Here is a test circuit for my enable.  It works.  Looking at the drawing below the test switch is front center with a black / green connection.  The stop button is towards the back with white leads, behind it is the start button.  then the relay has yellow, black, red, and green.
The stop switch is temporary, ordered the correct one on ebay yesterday, same with connectors for the relay.  The one part that is not in the test that I wanted is the master power.  I was going to use the 16a 250v switch on the lower left... but Robb let me know that switches don't scale the way I thought the did.  I really need a switch capable of the 50A service provided.  This one will work... but may not fit the space I have available.   Robb says I could try out the switch I have, or I could skip it and use the battery connector as master switch.

If with the small batteries that would mean pulling wood top, pulling toggle, replacing wood top.   For large it would be remove crate, disconnect, replace crate.  Because of extra wires that run through the big crate it is not quite that simple, unless I reroute the speed & amp box.

As I plan to have a second loco I think that one will have more features, and this one will be simpler.  I can run the headlight on off via one of the extra relay contacts and that will tell me when enable is live.

Sunday, April 19, 2015

Drive Systems

A while back I picked up a Pace Setter control board.  This is the same control board as in the SBT.   I keep thinking I should get some axles, a motor and some batteries to make a small box car to go behind the tugger.  Or should I buy even more stuff and make a long loco...

Nancy and I spent some time talking and making an advantages / disadvantages matrix for a small or large loco.  The only advantage of a large loco is it can pull more... but so can two small locomotives.  And two small ones can "divide and concur."  The small loco will work for our family, easier to manage by Nancy and the kids.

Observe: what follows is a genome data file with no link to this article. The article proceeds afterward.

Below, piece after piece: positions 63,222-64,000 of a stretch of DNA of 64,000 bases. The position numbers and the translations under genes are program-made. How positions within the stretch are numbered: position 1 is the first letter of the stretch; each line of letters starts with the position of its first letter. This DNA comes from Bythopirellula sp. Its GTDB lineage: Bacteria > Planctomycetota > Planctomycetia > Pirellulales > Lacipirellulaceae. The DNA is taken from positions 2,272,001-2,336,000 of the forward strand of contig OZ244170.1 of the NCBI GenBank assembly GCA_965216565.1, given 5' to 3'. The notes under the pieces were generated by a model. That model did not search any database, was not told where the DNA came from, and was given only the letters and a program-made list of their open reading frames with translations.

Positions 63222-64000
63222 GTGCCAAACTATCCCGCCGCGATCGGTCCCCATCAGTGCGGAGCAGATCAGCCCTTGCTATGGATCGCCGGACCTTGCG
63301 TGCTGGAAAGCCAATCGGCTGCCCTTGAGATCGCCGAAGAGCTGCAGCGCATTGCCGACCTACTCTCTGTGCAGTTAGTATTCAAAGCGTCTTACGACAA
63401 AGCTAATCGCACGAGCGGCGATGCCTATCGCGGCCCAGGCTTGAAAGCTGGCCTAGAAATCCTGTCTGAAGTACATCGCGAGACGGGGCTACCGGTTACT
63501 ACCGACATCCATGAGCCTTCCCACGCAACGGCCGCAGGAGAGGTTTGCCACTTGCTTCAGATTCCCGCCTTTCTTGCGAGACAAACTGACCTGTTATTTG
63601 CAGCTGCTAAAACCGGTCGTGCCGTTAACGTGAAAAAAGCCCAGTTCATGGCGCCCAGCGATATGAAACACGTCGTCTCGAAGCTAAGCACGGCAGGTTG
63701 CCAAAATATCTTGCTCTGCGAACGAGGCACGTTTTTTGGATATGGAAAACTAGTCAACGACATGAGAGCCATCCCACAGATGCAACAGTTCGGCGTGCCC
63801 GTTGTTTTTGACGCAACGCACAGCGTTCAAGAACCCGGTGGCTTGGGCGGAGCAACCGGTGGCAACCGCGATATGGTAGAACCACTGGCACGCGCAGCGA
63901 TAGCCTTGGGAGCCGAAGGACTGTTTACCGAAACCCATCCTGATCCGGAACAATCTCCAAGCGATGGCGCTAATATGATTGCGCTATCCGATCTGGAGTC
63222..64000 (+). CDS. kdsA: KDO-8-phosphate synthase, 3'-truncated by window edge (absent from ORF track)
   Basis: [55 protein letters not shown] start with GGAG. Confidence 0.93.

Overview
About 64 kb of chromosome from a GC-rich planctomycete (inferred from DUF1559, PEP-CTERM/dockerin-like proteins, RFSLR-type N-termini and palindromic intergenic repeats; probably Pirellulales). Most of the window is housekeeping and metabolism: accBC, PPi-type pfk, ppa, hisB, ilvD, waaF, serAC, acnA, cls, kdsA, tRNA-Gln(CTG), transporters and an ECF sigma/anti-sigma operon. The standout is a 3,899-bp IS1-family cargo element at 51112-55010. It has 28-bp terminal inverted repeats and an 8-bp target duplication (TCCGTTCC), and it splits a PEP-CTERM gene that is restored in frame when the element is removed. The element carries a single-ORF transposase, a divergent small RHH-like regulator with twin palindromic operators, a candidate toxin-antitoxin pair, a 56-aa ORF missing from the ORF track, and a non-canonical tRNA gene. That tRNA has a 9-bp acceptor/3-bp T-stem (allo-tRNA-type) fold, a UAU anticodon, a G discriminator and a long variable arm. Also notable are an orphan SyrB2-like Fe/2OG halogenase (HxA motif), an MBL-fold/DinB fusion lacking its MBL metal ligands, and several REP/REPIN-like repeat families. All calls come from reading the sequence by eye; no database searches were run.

So the options if I go with kit or RTR form:$locos  $3,250  Running Chassis $1,650
downside - motor below chassis   Kit $1,495
upside - motor above chassis, equalized frame.  Chassis Kit $1,395
Downside - motor below chassis
Upside - motors designed to work with my controller

All of these options include the controller, which I do not need.  Kit $970  $550
Upside - price,  motor above chassis, no controller,  Motors are $50 to $150 dollars.  A gear for $5.30

Talking with Nancy it appears that the cost of a RTR setup may be cost effective to my designing, getting the parts, and building my own frame.  Granted the more I do myself the lower the cost.  But where is the break even point?  Since it is doubtful I could get this done by the White Creek event in May I am going to take my time and do some design and confirm that buying is the best option.  It will be very difficult to beat that $550 price of the ride trains chassis.

Monday, April 13, 2015


This week I am not in my own shop.  
 Nancy found me some fun things to do to make up for it.
 I am not showing what I made... that is a surprise.
 But I am showing some of the other work.

Saturday, April 11, 2015

ready for paint

 Today I made another set of blocks for holding the tanks.  Same process as the last ones, except these are taller so they in the gap better.